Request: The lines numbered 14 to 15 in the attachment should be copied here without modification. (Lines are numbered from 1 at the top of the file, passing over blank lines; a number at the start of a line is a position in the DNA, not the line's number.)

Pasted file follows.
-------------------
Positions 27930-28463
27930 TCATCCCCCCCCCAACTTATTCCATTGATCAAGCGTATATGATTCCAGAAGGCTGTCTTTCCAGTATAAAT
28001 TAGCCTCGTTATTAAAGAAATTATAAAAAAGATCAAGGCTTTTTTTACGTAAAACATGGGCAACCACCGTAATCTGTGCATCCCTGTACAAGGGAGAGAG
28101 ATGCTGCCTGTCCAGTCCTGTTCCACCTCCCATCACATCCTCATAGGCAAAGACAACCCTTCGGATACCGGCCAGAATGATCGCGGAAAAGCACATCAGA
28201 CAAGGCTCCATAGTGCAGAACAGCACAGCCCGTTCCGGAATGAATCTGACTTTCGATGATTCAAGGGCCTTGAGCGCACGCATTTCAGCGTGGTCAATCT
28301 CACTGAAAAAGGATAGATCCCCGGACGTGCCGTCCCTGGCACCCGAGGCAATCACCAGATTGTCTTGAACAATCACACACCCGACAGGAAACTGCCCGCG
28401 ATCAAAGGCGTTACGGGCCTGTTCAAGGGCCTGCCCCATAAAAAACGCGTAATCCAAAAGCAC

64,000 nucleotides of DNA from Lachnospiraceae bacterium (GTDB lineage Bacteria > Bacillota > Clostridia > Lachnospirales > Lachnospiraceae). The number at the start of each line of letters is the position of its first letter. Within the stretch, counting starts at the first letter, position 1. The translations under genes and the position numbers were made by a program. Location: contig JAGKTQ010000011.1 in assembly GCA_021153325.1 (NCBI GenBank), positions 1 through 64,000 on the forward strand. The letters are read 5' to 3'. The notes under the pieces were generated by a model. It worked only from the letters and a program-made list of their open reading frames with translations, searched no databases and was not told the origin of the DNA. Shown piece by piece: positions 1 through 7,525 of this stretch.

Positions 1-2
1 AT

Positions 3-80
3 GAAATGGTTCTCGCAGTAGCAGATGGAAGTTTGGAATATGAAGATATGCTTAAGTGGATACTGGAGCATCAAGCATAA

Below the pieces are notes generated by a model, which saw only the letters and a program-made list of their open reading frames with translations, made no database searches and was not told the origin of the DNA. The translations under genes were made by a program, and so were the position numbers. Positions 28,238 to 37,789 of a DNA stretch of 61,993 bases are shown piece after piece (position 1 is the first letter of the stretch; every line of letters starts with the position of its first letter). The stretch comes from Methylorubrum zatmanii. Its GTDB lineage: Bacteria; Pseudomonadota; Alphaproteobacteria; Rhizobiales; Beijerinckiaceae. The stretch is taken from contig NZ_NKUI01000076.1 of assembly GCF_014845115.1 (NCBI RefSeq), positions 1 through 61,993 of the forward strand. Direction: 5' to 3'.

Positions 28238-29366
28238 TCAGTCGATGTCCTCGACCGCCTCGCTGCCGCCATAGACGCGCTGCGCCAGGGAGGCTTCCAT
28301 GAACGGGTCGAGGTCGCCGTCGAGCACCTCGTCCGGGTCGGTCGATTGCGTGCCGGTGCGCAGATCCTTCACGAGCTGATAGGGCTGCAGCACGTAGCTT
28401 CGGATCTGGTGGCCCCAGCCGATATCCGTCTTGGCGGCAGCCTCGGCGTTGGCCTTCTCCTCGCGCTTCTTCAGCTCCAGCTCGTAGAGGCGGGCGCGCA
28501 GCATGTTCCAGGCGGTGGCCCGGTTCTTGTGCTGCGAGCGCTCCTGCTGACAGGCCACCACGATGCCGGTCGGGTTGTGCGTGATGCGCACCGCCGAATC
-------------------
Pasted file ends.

Positions 28238-29366
28238 TCAGTCGATGTCCTCGACCGCCTCGCTGCCGCCATAGACGCGCTGCGCCAGGGAGGCTTCCAT